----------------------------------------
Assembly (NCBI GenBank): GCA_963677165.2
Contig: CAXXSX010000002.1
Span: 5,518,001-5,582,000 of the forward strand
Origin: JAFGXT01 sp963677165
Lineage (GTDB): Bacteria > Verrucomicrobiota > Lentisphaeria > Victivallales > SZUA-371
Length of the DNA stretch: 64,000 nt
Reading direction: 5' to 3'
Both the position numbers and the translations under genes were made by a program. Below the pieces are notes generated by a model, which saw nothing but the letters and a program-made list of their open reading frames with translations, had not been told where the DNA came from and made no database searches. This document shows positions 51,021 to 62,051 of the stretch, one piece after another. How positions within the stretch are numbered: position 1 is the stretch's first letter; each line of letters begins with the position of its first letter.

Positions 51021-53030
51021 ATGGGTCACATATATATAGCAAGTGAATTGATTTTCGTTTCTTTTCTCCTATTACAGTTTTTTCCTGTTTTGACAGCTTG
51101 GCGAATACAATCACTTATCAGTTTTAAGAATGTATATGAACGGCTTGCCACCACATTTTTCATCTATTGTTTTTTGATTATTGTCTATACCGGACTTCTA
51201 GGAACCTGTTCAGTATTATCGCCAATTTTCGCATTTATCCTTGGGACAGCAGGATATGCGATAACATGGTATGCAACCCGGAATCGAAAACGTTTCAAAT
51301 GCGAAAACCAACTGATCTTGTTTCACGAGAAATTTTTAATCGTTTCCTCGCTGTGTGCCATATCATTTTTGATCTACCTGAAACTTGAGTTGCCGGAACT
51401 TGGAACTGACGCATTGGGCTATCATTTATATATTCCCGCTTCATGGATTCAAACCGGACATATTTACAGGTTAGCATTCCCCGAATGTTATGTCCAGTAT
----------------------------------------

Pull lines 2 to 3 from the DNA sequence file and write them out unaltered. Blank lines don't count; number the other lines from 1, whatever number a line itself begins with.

Contig: CAXXSX010000002.1
Span: 5,518,001-5,582,000 of the forward strand